Warming up in Sofia

Trip Start Feb 04, 2011
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Trip End Nov 04, 2011


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Where I stayed
Lion Hotel

Flag of Bulgaria  ,
Friday, June 3, 2011

I didn't know what to expect when I arrived in Sofia. I knew very little about Bulgaria except for a few horror stories from friends who had been there. Taxi scams, local mafia and stolen cars from Germany. But those stories could have taken place anywhere from Albania to Romania because we always seem to pigeon hole this part of the world into the "can't be trusted" category. So it was no surprise that I was a little precautious on the bus to Sofia. However, when the bus arrived at the main station it didn't seem that bad.

I was here to meet Richard who I'd last seen almost two months ago in Macedonia. I was now travelling back through the Balkans and as Sofia is only a few hours away from Macedonia's capital, Skopje, we agreed to meet up again in Sofia. Richard booked a hotel a few blocks from the station and it couldn't have been any easier to find. So far so good. I'd made a new friend on the bus, Hemli from Tunisia who was on his way back to Paris where he's been living for the last eight years. He was heading my way so we walked as far as the Lion Hotel which was really only a few minutes walk from the station. Even in the area close to the station, which is never a good first impression for any city, the streets were lined with trees and the traffic was orderly and nowhere near as chaotic as Istanbul or Beirut. Also - everyone stops at the street corner and waits for the light to turn green before crossing. This was something I hadn't seen for a while. Not even in Sydney would people be so patient.

Richard was having an afternoon nap when I arrived at the hotel. His bus from Skopje arrived very early in the morning and the hotel staff were nice enough to let him check in early. I don't think I can tolerate overnight buses. If I have to travel overnight I'll choose a train and even then, it would have to include some sort of comfort (sleeper cabin) to convince me not to fly. Not to mention the border crossings which make any sleep almost impossible. Eventually we left the hotel and went to a restaurant called Happy and it then occurred to me when we were seated at a table that could have been anywhere in the world, that these people really are happy. All those stories about being ripped off in restaurants or taken to the wrong hotel by shifty taxi drivers. Was that really in Sofia? I just couldn't imagine a city as sophisticated as this being in that category. Everyone in the city seemed cheerful and the streets were full of bars and cafes pumping out the same tunes you'd hear in Berlin or London. There was a real vibe about this place and from the moment I arrived it was if the city had put out a welcome mat for me.

The next day we went sightseeing and as Richard has been to this city several times before (and speaks the language) it was obviously a more positive experience than if I were on my own. Still, I couldn't imagine bringing home any horror stories if I'd spent my time in Sofia alone. It just didn't seem like a scary place - and despite the images we have of cities like Sofia being architectural nightmares from a long lost communist era, the city centre was very charming. We had a look inside some beautiful old churches and street stalls as well as sampling some great local food and wine. I think the bad old days of ex-communist countries is over in this region. What used to be a country of stifling bureaucracy and miserable customer service is fast becoming a hot destination for fantastic wine and scenic countryside. I'm sure the locals might have a different and somewhat negative opinion of their own country but as a visitor I saw nothing negative during my two brief days in Sofia and I only have nice things to say. I guess it's just luck as I'm sure some travellers don't always arrive in places like Sofia as fortunately as I did.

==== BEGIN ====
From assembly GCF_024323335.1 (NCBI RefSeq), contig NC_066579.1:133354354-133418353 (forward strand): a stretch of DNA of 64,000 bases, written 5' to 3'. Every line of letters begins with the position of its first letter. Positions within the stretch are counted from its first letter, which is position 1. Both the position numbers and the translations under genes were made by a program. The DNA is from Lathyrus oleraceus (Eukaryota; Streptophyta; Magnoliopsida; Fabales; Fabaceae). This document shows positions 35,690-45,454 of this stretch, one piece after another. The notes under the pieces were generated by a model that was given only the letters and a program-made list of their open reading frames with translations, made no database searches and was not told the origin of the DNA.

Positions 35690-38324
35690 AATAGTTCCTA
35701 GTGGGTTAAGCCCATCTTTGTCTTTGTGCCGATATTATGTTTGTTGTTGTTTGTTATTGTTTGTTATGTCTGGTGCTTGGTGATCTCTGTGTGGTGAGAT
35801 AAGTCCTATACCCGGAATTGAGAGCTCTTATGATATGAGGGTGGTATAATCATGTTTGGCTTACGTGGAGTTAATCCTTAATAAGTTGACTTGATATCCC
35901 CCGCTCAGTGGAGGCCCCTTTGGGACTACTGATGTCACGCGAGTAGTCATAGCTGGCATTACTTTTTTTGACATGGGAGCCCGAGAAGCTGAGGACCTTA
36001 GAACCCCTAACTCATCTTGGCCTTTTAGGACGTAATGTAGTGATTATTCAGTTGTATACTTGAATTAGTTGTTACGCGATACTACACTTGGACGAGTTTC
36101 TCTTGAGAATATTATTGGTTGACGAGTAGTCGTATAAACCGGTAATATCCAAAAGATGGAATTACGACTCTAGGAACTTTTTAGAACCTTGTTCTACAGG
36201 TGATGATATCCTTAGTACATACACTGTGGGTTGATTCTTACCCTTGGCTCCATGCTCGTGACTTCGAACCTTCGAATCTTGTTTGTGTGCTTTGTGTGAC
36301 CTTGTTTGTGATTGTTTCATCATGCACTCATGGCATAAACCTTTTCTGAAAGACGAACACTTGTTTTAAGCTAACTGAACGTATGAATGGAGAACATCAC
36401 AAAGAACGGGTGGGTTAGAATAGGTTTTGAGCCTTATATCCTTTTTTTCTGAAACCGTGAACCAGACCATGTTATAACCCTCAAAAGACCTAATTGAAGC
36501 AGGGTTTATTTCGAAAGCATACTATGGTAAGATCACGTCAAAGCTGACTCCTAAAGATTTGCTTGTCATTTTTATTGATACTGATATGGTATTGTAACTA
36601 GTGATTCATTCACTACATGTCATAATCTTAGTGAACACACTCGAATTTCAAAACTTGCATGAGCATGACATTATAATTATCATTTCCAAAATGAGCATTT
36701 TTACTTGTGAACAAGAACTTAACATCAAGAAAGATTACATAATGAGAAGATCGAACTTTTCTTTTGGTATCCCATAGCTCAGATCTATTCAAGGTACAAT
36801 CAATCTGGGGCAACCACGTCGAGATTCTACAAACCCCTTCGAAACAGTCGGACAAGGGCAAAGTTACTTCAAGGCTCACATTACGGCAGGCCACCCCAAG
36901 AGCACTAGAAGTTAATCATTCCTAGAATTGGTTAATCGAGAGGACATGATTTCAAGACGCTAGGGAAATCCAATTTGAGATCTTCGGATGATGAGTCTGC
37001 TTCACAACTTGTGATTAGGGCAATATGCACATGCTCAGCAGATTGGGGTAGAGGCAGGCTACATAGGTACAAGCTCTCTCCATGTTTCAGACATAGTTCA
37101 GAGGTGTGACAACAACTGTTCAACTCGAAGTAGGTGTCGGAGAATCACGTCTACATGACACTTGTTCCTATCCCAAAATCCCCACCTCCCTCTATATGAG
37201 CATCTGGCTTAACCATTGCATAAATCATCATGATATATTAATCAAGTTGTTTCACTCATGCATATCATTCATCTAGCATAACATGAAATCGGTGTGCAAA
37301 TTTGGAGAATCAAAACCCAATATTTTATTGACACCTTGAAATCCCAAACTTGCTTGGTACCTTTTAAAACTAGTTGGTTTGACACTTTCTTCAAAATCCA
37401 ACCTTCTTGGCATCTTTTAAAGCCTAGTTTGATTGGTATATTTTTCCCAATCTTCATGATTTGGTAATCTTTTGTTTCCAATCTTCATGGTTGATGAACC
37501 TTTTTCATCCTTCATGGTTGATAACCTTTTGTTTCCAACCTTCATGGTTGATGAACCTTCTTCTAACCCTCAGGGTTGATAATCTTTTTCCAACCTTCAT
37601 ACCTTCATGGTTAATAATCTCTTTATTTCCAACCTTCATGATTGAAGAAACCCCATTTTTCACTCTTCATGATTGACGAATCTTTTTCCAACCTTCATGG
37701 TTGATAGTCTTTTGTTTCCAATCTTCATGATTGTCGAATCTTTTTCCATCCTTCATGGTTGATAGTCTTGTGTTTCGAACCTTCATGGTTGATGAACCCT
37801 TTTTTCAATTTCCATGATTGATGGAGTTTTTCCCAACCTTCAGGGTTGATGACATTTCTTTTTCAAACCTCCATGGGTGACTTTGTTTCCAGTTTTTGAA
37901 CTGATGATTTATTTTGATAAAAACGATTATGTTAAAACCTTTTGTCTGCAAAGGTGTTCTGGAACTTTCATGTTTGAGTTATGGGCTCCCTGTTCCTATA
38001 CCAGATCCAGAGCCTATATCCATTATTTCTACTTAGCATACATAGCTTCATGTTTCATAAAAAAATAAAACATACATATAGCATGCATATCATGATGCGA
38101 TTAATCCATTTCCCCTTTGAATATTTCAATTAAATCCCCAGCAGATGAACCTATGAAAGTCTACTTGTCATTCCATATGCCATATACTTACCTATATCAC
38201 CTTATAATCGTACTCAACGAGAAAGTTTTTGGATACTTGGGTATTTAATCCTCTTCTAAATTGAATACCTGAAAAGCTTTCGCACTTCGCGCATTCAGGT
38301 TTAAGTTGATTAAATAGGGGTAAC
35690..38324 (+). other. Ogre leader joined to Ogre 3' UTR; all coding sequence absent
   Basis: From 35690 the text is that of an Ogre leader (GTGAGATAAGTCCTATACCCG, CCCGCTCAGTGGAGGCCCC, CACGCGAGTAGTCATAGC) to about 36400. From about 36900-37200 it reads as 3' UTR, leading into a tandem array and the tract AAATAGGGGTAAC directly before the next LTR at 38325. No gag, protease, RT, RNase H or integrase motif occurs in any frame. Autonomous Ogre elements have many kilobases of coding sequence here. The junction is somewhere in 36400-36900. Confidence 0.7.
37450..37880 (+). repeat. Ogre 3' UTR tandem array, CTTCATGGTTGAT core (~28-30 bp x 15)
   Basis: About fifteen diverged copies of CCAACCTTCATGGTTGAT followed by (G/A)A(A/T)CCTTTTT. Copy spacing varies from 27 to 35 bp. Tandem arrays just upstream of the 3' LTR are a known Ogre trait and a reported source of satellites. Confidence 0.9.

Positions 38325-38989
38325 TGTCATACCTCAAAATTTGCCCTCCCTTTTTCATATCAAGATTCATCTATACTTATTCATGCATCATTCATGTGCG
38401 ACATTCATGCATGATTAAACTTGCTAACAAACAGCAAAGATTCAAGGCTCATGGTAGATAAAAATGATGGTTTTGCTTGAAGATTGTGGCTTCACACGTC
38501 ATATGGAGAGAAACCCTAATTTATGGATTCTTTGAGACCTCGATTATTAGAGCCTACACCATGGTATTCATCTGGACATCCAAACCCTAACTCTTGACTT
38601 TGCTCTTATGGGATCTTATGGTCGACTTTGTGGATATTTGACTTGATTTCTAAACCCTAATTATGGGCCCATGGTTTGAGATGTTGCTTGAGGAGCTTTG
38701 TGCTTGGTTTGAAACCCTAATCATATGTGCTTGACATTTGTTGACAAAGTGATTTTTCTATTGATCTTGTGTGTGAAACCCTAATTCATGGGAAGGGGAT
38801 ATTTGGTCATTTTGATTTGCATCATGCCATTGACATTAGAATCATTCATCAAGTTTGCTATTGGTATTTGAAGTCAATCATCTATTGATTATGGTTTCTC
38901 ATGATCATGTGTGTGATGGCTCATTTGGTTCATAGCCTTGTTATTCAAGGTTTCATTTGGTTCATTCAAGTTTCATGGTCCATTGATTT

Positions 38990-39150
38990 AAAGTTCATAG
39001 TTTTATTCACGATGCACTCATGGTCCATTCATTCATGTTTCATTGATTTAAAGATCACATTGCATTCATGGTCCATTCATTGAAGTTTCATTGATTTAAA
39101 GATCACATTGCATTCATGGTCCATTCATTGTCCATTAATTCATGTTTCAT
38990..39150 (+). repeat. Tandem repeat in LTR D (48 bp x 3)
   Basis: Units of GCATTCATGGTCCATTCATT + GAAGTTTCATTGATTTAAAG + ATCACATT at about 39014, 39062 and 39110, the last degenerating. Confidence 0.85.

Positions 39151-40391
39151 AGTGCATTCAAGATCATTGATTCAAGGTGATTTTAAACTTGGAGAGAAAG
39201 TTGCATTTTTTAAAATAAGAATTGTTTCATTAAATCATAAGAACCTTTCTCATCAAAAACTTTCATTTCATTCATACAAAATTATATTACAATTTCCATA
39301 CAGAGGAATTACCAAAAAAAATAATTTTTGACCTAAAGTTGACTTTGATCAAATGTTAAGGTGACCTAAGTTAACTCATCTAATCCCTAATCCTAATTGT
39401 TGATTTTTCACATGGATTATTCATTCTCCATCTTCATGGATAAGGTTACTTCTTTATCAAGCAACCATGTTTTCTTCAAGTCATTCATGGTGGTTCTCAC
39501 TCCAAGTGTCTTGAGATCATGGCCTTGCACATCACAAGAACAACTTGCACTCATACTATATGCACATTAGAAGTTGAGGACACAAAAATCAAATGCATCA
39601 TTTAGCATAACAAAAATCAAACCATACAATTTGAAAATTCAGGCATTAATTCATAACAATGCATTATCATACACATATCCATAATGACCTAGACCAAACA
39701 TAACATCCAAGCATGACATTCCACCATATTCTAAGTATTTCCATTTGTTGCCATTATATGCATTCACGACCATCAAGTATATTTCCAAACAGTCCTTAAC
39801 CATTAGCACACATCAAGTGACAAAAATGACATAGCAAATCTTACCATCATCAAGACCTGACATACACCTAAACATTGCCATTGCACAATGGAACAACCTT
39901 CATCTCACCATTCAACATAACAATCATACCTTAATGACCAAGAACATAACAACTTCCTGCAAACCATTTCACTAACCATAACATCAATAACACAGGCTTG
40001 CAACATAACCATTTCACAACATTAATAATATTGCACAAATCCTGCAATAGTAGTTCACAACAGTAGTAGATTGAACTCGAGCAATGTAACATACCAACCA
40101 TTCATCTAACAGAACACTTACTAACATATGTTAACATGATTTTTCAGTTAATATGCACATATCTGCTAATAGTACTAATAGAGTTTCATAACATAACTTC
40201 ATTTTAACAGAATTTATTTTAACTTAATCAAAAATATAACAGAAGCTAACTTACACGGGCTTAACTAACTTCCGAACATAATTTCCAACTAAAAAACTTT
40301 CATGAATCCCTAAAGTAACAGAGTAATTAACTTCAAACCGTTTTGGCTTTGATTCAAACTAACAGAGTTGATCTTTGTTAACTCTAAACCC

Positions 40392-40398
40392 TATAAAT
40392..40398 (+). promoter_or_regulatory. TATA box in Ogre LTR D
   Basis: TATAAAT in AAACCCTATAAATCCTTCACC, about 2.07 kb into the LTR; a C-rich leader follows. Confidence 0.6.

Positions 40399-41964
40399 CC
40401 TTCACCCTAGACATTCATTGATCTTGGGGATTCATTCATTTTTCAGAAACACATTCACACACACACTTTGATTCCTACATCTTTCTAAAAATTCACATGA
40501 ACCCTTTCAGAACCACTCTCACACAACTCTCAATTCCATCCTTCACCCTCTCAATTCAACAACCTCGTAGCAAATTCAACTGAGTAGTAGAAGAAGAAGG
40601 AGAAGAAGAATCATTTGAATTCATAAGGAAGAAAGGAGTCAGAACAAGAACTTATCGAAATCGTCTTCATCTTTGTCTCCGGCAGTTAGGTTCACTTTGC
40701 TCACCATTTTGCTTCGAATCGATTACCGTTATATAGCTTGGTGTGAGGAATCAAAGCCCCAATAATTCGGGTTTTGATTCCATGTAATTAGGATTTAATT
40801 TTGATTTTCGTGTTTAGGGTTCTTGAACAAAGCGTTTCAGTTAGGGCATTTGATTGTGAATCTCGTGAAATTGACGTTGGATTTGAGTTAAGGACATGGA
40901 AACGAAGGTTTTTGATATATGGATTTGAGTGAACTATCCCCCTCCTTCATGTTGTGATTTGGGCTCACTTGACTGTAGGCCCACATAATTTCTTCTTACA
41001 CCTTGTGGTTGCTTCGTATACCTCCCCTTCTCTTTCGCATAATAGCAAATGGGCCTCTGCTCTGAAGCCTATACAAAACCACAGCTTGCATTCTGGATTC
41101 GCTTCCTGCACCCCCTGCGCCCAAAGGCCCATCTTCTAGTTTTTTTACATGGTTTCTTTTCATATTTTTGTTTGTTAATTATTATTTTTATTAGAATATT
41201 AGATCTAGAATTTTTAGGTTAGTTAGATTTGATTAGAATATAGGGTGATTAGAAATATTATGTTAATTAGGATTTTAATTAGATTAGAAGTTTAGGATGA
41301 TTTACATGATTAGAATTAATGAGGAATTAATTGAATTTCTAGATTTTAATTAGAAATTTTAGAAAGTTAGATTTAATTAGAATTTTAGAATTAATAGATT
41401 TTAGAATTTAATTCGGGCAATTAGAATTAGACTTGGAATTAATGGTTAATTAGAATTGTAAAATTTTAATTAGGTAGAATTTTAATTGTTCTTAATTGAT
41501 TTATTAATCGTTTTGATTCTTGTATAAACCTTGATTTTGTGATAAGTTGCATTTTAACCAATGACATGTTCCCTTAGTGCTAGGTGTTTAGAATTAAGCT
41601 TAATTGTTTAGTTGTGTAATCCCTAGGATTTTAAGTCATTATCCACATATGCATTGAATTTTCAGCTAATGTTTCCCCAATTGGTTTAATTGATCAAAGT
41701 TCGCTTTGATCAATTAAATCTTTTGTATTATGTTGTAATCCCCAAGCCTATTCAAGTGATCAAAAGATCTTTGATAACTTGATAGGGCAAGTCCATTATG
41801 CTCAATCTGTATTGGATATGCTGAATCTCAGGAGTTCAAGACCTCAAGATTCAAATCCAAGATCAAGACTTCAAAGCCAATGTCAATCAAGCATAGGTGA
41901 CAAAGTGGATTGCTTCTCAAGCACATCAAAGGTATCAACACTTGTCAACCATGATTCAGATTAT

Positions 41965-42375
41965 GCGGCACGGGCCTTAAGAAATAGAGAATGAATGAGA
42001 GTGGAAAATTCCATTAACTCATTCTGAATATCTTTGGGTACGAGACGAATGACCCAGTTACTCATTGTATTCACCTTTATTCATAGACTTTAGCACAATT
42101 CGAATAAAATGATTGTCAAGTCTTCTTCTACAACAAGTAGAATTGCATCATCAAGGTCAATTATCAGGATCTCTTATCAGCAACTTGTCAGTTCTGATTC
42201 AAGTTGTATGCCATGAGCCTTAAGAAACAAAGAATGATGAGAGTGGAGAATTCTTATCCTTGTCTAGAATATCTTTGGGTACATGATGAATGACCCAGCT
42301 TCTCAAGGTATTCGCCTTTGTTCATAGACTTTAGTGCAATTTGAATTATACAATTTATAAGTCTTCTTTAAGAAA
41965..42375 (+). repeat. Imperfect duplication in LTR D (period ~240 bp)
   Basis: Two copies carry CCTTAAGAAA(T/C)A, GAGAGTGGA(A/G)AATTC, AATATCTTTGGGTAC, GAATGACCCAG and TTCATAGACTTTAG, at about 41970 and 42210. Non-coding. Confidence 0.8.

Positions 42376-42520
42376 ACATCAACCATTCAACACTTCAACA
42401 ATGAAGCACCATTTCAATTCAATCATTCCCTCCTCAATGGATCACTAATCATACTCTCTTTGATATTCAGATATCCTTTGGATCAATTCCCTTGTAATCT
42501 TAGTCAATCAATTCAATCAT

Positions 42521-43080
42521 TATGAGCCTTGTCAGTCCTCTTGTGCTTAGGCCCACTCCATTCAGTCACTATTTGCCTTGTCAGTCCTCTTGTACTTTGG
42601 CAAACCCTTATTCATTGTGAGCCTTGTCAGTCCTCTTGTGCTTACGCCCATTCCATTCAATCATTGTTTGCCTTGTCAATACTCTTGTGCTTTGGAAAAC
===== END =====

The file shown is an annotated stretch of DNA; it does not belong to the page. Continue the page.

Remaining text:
I must point out that it's the start of summer so this might have had something to do with the general mood of the whole place when I arrived. The sun was shining and it was probably about thirty degrees celsius so what's not to like. The locals seemed cheerful and very accommodating as well as probably looking forward to a few warm months of summer so it's all to be expected that the experience was a positive one. We saw one crazy, vagrant American woman with braided hair and carrying a load of something peculiar on her back, yelling at passers-by like a deranged bag lady. It made me realise that at times on this trip I'm only a few stages away from becoming like her so it was good to see what I would be like in a parallel universe. Not very pretty. Let's see if Russia manages to push my buttons like that.

To summarise Sofia in a few words I would describe it as being typically European with its city centre of cobbled streets, trams, churches, monuments and streetside cafes. If I had to choose one word I would say cosmopolitan. Sure, it doesn't have the ethnic mix of a city like London or Paris, but it's certainly a city that is big enough to sustain a good collection of nightlife, culture and tourist attractions as well as being small enough to make it a very pedestrian friendly city. So far on this trip, if any city has managed to defy its reputation to an extreme it would have to be Sofia. Put this city on the map!  
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